Americans have a complicated relationship with alone time. Though we often feel a constant connection because of social media, the fact is, we’re more on our own than ever: More than 50 percent of American adults are single, and some 27 million people live alone. In 1950, just 22 percent of American adults were single, and 4 million lived alone. Combine that with people getting married later in life, and we’re all just having more QT with ourselves.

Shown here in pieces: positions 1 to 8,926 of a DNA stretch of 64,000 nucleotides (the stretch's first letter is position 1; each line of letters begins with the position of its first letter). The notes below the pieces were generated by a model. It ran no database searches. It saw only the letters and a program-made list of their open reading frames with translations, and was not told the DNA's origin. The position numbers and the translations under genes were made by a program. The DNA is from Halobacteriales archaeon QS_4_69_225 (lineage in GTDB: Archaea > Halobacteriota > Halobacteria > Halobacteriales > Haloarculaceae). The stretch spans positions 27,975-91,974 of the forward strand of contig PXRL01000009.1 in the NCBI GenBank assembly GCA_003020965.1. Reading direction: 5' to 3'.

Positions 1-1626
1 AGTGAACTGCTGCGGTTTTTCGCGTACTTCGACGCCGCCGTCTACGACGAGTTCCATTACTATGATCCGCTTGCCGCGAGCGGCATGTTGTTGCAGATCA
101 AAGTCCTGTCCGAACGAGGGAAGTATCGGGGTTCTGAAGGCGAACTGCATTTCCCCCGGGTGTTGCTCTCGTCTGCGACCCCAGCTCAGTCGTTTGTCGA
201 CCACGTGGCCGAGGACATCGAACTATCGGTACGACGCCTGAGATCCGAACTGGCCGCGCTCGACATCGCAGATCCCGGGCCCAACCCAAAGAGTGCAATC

Alone time, of course, is different than loneliness, which carries some health risks, including increased risk of heart disease and depression. But carving out some “me time,” on the other hand, is a pretty awesome idea. Here’s why: